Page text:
For years inventions have extended man's physical powers rather than the powers of his mind. Trip hammers that multiply the fists, microscopes that sharpen the eye, and engines of destruction and detection are new results, but not the end results, of modern science. Now, says Dr. Bush, instruments are at hand which, if properly developed, will give man access to and command over the inherited knowledge of the ages. The perfection of these pacific instruments should be the first objective of our scientists as they emerge from their war work. Like Emerson's famous address of 1837 on "The American Scholar," this paper by Dr. Bush calls for a new relationship between thinking man and the sum of our knowledge.
Bush wanted to improve systems for creating and expanding access to knowledge, and build technology that'd help us form collective memory. He knew that the synthesis of ever-expanding volumes of information into knowledge would be the challenge of the future.
In the 1920s Bush had worked on the Differential Analyzer, an early device designed to solve differential equations, for the purposes of modeling electric power networks. He had the first-hand experience with the potential for what computers could do when applied to the right problems.
Through much of the essay, he describes a machine he calls the "memex", a desk-sized electromechanical combination of microfilm storage, photocells, coded symbols, and an associative indexing system — a workstation that would allow a researcher arms-length access to an entire research library. The lion's share of the essay is a deep dive into these various technologies, describing how they work, the current state-of-the-art for the layperson of 1945.
Many of his detailed descriptions read a little silly 80 years later, but putting it in context of the time (the first computer resembling the mainframes that would come later, the ENIAC, didn't go live until the following year), it's an amazingly prescient combination of technologies. Each sub-technology already existed then, at least in early forms, but Bush was proposing merging them into a single device intended for individual use. The computers that did exist at the time were gigantic, room-sized devices that had to be shared amongst large groups, used mostly for computation. People had used computers as adding machines, or to calculate trajectories, or for dead-reckoning navigation. But this idea that a computer could be an assistive device for human thought was new.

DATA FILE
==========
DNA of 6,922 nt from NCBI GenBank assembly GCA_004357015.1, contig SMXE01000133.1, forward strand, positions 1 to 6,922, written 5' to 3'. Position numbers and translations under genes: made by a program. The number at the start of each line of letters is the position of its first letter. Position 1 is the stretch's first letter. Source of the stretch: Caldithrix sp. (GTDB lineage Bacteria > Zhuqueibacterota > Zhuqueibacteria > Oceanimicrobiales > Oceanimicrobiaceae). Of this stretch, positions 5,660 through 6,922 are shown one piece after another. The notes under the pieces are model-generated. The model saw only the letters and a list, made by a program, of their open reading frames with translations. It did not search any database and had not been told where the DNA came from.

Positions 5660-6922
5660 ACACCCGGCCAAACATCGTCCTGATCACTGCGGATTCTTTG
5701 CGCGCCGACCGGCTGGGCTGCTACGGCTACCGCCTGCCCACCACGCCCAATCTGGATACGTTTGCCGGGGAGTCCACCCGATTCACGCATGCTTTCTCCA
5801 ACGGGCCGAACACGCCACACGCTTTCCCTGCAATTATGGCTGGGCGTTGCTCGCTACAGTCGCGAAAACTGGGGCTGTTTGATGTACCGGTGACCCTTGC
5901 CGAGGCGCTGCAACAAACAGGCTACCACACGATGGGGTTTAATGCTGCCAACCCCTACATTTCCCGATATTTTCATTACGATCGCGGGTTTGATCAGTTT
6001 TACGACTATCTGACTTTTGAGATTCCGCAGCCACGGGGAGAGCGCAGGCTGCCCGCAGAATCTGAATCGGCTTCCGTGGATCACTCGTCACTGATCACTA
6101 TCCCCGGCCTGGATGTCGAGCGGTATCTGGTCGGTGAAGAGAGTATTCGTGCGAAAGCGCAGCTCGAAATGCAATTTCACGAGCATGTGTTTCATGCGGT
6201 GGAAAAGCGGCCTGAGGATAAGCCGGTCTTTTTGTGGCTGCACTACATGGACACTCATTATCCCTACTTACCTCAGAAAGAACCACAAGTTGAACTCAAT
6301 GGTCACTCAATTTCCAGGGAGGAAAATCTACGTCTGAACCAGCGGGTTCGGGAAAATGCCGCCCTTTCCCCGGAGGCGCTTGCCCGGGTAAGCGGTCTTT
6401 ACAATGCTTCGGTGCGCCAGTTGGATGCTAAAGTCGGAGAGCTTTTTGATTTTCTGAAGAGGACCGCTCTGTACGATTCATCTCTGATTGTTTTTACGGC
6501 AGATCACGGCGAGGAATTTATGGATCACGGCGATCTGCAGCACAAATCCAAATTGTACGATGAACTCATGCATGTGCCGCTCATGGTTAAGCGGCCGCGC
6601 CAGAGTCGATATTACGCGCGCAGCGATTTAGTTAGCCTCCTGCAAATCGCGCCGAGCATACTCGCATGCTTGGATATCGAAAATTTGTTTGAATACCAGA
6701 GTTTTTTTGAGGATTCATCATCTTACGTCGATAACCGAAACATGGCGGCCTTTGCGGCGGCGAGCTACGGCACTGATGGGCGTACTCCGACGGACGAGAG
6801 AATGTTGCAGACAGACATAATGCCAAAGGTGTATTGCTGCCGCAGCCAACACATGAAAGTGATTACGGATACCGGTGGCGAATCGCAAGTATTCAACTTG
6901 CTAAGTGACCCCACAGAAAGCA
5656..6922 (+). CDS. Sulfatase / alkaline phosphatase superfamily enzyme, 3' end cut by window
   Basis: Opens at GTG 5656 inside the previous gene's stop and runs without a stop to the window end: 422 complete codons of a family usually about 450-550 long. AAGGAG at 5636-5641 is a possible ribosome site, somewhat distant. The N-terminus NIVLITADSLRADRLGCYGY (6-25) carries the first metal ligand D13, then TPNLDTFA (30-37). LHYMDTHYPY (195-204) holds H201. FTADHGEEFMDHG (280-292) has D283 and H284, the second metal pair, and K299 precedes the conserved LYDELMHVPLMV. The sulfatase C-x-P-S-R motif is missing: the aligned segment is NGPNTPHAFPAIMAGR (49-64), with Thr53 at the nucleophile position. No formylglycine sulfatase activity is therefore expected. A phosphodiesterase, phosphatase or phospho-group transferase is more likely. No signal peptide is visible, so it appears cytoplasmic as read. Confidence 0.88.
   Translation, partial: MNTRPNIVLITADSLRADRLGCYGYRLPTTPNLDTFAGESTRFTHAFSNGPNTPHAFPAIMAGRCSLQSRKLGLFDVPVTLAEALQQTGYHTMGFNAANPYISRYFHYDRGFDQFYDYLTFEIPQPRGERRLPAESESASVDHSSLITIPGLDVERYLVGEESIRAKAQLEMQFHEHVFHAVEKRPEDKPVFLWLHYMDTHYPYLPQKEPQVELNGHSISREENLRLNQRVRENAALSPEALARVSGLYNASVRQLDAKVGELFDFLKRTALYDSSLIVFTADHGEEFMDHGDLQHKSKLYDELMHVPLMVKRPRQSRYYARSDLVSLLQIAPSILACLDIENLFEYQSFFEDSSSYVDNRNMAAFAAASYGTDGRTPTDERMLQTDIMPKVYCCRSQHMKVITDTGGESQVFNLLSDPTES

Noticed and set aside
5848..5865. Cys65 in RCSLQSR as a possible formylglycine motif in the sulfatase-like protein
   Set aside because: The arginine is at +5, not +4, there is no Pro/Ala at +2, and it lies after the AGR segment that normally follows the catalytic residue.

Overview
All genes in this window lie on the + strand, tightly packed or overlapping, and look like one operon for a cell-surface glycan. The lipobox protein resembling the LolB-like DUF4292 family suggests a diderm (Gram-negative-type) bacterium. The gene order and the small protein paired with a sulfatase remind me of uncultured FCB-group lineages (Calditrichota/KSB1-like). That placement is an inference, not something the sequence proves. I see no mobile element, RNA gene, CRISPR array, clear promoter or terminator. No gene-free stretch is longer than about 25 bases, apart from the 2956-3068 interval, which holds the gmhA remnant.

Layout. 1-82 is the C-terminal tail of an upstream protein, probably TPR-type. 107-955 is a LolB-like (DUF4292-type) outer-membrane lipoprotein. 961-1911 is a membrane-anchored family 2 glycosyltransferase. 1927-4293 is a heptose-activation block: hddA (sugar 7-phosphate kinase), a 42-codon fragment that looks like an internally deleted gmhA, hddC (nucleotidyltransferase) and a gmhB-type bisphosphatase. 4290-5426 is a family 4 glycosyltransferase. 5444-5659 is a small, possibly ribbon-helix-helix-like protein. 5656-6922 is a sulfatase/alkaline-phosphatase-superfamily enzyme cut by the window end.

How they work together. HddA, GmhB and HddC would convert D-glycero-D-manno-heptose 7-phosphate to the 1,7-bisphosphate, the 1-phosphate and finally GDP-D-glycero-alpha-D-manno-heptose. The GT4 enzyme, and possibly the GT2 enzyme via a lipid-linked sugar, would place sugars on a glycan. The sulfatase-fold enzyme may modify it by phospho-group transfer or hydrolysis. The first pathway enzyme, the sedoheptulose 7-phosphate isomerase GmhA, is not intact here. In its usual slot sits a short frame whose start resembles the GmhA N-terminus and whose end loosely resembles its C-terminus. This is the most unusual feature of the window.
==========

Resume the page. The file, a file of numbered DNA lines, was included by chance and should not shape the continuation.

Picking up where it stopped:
Microfilm and photocell technologies of the time were considered tools for librarians and archivists. But Bush's vision was that the memex could be a tool for anyone to use. The idea wasn't just to maximize storage volume or speed up filing and retreival of information. It was to rearrange so drastically how information was linked and indexed that it could change how people could think — to improve "processes of thought." He saw two decades before the beginnings of the personal computer revolution that the computer could give people superpowers for increasing knowledge.
35 years later, Steve Jobs would call the personal computer the "bicycle for the mind,” a tool for increasing mental leverage.
One of the most innovative and inspirational ideas from the essay was Bush's proposal for how to index and retreive information from the memex. The indexing methods of the day (many of which are still standard!) are straightforward for computers to do. Alphabetical sorting or B-trees are machine-friendly and fast, but what about how humans retrieve information?
The human mind does not work that way. It operates by association. With one item in its grasp, it snaps instantly to the next that is suggested by the association of thoughts, in accordance with some intricate web of trails carried by the cells of the brain. It has other characteristics, of course; trails that are not frequently followed are prone to fade, items are not fully permanent, memory is transitory. Yet the speed of action, the intricacy of trails, the detail of mental pictures, is awe-inspiring beyond all else in nature.
Man cannot hope fully to duplicate this mental process artificially, but he certainly ought to be able to learn from it. In minor ways he may even improve, for his records have relative permanency. The first idea, however, to be drawn from the analogy concerns selection. Selection by association, rather than indexing, may yet be mechanized. One cannot hope thus to equal the speed and flexibility with which the mind follows an associative trail, but it should be possible to beat the mind decisively in regard to the permanence and clarity of the items resurrected from storage.